Some key elements for retailers to consider, he said, are having the right mix of national, Hispanic and private-label [15] brands, having bilingual employees and having signs that reflect a multi-cultural store.

In addition, the population of consumers age 65 and older will grow about 7% by 2025, and many of them will be value-seekers.

Most retailers, he said, lack a marketing and merchandising program designed to incent shoppers in that age group. Opportunities in this area could include information about nutrition for older consumers, sings with larger type and language that appeals to that demographic, and information about how to shop the store.

In the area of merchandising and marketing, several trends are emerging, including a shift away from purely price-based offers to offers that either “represent your brand promise of ‘cheap,’ or your brand promise of ‘solutions,’” Blischok explained.

“In the next few years, we will see a tremendous amount of innovation in merchandising as retailers and manufacturers try to come together to begin to help the shopper believe that the store is designed for them,” he said.

Merchandising Changes

That relates to another trend in merchandising in which supermarket operators will increasingly focus back on the Center Store [16], he said. While most retailers have been investing in the perishables departments on the perimeter, the next era of merchandising will be more about “total store coherence,” Blischok explained, which involves making sure the store assortment and presentation are tailored to what the shoppers actually want.


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In marketing, Blischok said he expects to see a new level of loyalty marketing emerge, which he called “total wallet loyalty.” It can be seen as an extension of the gas-grocery partnerships that many supermarkets currently deploy, but involving additional vendors of products and services.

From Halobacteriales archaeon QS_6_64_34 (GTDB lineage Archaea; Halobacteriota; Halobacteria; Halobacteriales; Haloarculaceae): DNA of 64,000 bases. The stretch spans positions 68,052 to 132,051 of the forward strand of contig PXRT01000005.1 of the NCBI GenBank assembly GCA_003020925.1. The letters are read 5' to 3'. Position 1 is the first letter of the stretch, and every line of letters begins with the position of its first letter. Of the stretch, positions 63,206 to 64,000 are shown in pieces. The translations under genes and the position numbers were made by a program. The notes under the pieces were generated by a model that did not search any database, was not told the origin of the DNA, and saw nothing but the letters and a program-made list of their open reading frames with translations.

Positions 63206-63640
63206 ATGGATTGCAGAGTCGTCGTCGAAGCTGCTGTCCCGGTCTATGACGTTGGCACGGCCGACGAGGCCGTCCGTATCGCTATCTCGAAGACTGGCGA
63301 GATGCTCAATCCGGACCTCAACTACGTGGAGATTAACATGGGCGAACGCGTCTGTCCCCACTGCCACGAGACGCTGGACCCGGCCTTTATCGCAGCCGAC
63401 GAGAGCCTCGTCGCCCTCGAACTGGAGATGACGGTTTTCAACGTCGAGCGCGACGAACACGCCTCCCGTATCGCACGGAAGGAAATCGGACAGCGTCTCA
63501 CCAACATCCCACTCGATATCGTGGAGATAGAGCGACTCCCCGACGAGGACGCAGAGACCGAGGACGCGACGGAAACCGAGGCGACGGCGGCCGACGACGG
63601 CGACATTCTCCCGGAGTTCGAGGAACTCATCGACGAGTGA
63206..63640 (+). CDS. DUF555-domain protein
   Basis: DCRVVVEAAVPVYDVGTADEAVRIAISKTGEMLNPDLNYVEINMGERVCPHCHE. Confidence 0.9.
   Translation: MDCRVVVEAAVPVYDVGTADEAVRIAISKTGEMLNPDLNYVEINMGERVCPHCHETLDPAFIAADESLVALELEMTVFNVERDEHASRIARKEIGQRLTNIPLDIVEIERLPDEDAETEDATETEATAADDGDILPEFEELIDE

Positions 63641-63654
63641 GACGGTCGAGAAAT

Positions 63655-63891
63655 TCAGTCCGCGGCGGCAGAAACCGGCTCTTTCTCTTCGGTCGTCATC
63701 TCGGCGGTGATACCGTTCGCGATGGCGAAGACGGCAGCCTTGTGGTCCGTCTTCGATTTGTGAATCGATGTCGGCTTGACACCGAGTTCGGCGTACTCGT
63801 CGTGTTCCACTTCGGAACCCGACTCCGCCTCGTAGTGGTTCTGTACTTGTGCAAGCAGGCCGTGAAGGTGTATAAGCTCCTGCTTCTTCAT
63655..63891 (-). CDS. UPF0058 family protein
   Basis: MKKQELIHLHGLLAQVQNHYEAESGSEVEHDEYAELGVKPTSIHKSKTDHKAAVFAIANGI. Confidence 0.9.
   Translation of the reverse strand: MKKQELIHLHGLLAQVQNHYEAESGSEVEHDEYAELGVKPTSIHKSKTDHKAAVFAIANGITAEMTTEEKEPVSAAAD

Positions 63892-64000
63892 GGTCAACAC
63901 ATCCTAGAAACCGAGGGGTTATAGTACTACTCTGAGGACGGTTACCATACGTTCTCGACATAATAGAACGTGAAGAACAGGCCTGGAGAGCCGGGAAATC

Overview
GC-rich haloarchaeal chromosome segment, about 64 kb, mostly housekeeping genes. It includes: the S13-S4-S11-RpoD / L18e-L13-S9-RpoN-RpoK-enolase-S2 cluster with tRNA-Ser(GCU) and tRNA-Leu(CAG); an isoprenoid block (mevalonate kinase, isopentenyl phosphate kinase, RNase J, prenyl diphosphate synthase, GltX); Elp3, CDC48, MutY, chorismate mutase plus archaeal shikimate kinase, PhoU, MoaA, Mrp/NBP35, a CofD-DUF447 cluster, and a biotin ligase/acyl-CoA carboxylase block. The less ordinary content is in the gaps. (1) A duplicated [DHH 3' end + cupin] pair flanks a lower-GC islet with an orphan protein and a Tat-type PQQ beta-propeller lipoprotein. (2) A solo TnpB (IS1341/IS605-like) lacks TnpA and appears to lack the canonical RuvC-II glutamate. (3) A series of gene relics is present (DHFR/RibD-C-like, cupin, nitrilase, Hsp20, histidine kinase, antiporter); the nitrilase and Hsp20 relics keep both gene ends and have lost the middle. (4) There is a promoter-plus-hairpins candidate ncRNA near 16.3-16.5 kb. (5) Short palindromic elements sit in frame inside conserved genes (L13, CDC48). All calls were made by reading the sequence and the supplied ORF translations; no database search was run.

“Gas and grocery together may capture 12% to 15% of household spending, but the next generation of total wallet loyalty is where grocers link with specialty stores, who link with telecommunications companies, who link with some financial institutions, perhaps, and maybe home-improvement stores and office supplies, to get 47% to 52% of household spend on a common card.”

That relates to the final major shift occurring in the retail landscape, surrounding technology, and in particular smartphones. By 2017, about 75% or more of Americans are expected to have a smartphone device, Blischok said, and those devices will store much more memory than current versions and will be loaded with 100 or more apps.

In addition, more and more shelf-stable groceries will migrate online, the Trends report predicts.

“Retailers will have to embrace technology, and have some form of serving the customer online,” Blischok said. “We also think that value creation will be done by driving a new shopping experience that is much more friendly, much more personal, much more interactive. Success will be based on how well retailers understand their shoppers.

“The average retailer needs to think about 15% of their cost structure coming out and being replaced by differentiators for the future,” he said.